Most physicians don't think it's their responsibility to address patients' social determinants of health, according to a new survey from Leavitt Partners.
Most physicians say addressing social determinants of health isn't their job
Nearly half of doctors reported that their patients would benefit from food assistance, affordable housing and transportation to appointments. Yet well over 50% of doctors didn't think they or insurers have a role in providing that help.
Physicians' resistance to address social determinants comes as providers are increasingly responsible for patients' well-being with the transition to value-based payment models. Research indicates an individual's health status is tied to their social environment, so providers are currently rethinking—and debating—the services they should offer patients and the community.
In the survey, 45% of doctors said it would greatly or moderately help their patients if they had assistance obtaining affordable housing, but 91% said it wasn't their responsibility. Forty-eight percent of doctors said food assistance would help their patients, although 84% responded they weren't obligated to provide that service. And 66% of respondents said patients would benefit from help arranging transportation to healthcare visits, yet 69% didn't think it was their responsibility.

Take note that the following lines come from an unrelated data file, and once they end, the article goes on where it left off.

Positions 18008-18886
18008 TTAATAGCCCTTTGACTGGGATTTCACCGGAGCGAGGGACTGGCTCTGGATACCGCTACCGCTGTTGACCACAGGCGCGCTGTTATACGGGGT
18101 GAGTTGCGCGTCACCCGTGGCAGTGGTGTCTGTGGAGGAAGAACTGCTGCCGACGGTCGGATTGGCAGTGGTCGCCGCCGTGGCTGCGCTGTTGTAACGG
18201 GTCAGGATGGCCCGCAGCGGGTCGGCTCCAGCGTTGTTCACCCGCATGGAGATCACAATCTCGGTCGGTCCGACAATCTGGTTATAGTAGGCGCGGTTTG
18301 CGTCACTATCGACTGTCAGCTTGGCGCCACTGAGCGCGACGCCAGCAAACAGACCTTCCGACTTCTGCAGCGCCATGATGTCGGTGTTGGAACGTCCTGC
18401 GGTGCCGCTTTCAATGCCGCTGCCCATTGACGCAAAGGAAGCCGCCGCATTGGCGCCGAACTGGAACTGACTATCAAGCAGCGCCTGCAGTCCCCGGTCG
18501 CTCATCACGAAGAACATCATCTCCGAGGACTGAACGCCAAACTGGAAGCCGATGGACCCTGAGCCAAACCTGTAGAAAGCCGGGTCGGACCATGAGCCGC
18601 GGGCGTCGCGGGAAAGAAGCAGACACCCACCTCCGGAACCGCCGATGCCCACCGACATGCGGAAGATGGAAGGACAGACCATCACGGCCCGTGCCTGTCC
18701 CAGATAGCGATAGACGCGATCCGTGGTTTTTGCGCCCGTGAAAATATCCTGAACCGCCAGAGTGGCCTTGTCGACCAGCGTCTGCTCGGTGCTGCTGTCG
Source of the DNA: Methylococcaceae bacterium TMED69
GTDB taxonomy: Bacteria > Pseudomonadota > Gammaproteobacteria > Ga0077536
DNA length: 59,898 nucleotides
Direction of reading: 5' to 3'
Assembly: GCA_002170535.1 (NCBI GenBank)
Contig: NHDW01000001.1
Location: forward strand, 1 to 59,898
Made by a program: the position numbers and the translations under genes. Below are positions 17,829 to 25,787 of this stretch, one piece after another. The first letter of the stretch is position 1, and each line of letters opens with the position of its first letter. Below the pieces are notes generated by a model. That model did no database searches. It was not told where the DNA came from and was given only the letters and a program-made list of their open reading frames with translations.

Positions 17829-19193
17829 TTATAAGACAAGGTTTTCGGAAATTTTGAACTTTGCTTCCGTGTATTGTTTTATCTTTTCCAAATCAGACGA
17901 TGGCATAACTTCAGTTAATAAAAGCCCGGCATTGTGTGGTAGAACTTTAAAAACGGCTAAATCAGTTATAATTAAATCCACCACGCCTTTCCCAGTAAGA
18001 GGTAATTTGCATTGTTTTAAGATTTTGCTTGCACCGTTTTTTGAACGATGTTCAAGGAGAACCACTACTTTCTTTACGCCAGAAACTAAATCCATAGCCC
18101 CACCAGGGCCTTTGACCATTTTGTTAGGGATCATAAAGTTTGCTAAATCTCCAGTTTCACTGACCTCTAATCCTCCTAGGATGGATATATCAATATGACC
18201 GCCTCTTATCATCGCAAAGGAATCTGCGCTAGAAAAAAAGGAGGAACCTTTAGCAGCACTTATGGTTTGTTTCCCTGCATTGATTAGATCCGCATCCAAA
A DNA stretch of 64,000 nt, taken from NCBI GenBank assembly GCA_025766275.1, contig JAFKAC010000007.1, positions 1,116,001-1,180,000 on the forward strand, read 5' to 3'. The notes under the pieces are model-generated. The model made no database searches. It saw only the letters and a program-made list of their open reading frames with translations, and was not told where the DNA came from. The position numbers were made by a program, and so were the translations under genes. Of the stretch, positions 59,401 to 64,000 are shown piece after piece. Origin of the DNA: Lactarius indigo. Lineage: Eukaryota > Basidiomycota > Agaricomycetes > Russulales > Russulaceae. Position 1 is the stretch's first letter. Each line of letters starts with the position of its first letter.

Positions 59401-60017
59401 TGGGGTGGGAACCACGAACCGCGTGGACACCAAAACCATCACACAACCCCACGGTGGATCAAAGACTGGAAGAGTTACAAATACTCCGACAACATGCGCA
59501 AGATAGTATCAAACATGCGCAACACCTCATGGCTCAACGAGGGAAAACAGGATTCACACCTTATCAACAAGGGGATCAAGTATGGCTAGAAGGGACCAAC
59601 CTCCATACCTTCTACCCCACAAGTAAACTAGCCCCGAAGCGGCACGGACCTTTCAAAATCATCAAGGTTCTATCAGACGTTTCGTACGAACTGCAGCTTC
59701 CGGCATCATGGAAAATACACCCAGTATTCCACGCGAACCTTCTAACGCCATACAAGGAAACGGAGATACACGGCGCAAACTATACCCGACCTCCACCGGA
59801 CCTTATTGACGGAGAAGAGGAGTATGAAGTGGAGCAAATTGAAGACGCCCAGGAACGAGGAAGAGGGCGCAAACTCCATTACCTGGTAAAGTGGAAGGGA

Physicians frequently said in the survey that patients "have other resources for their social needs." They also reported that they don't have time and aren't compensated to address patients' social needs.
The report said that an array of stakeholders including physicians have an obligation to address social determinants of health.
Provider organizations need to consider physician burnout as they look to address social determinants of health, the report noted. Physicians need support staff like social workers, care coordinators and community health workers to help them address these issues.
Additionally, employers have an incentive to tackle their employees' social risk factors, according to the report. Unhealthy food or unstable housing contribute to instability including lower levels of productivity and missed work days.
The survey included responses from 621 physicians.
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